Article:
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Scanning Probe Microscopy

Scanning Probe Microscopy and film growth

The SPM group is a part of Axis 1 : « Elaboration of innovative materials and new characterization methods ».

The SPM group explores the possibility of constructing functioning electronic devices with dimensions on the nanometer scale by using both Scanning Probe Microscopy (SPM) and Pulsed Laser Deposition system (PLD). This multi-disciplinary field brings together fundamental and applied research, physics, chemistry and engineering. The core of the SPM group consists of scanning probe microscopes (in air or under high vacuum) to study new materials based on thin films, superlattices, and nanostructures obtained by PLD and electronic or optical littography.
Thin films are used extensively in electronic device technologies. Understanding the physics of thin film deposition process is therefore critical to much of modern microelectronics technology. Using Scanning Probe Microscopy (SPM), we will gain some insight into the basic mechanisms of film growth. This technique is capable of very high spatial resolution down to the atomic scale under some conditions.
In addition, the laboratory is equipped with a transfert chamber which provides to directly bring the sample from the PLD system into the UHV microscope.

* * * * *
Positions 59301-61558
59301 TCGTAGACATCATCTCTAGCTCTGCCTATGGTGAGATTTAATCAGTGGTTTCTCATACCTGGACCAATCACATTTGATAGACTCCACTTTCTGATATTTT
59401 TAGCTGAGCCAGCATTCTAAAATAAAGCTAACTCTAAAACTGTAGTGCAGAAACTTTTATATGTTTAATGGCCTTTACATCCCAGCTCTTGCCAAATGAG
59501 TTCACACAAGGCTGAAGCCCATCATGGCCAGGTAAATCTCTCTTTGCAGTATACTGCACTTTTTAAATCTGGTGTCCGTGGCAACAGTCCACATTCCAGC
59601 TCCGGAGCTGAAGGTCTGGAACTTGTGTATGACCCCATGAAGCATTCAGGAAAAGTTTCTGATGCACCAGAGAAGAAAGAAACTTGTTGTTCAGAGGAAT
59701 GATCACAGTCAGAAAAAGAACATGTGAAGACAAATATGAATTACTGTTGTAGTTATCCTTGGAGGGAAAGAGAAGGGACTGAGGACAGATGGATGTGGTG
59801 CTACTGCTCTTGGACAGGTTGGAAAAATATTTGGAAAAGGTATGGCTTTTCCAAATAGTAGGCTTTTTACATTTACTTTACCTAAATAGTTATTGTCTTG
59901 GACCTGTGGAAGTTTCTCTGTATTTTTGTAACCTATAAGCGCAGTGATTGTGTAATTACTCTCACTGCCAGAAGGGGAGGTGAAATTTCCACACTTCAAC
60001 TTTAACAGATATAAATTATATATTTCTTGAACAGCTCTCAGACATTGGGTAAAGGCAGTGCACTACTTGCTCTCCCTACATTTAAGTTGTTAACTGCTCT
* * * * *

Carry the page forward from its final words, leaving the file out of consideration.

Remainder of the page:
Microscopes

The laboratory is equipped with two microscopes :
  • NT-MDT AFM (SMENA in air ) :
All basic Atomic Force Microscopy techniques - topography, phase imaging, measurement of electric properties, nanolithography and more
  • Omicron AFM-STM (VT-Beam deflexion) with Spechs electronics :
The Variable Temperature UHV SPM (VT SPM) from Omicron sets the benchmark for UHV AFM and STM technology. It offers a heating cooling concept for SPM in a temperature range from 25 K to 1500 K and many other features.


(a) Contact SFM topography image of a LaSrMnO thin film grown on a STO substrate at 1000°C during 12h with the nonmagnetic-insulating (LaSr)0 nanodots imaged on the surface. (b) Contact SFM image corresponding to the same surface displayed in a) at VTip = +2.7 V. (c) Profile following the line indicated in (a) and (b) of the topography and the current measured with Contact SFM. The maximum current is limited to Imax = 5 nA by the current amplifier.


Contact SPM topography image at T = 120 K after the writing process (Voltage V = 10 V). Writing process (voltage applied between the tip and the sample V = 10V).


Non Contact MFM image (a) and KPM image (b) on the same surface. Note : Separation between electrostatic and magnetic forces was not evidenced.


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Contact

Antoine RUYTER
antoine.ruyter@univ-tours.fr

Laboratoire GREMAN UMR CNRS 7347
pole EMA
Université François Rabelais
Parc de Grandmont
37200 TOURS
FRANCE

Phone : +33 (0) 247 366 939
Mobile : +33 (0) 673 782 640
Fax : +33 (0) 247 367 121
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